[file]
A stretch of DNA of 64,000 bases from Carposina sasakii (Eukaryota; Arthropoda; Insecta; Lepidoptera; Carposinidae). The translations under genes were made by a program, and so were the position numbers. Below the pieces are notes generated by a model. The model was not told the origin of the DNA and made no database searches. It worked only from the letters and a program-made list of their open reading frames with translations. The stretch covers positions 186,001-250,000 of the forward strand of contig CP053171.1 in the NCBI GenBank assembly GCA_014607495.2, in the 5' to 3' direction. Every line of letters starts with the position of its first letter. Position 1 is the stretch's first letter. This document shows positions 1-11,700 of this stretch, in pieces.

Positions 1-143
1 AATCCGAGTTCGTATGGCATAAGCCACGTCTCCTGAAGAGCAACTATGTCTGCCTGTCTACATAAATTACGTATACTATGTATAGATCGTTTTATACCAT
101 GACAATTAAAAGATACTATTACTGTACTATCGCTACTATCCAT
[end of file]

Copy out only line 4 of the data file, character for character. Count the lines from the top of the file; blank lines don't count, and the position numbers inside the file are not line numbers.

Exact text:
101 GACAATTAAAAGATACTATTACTGTACTATCGCTACTATCCAT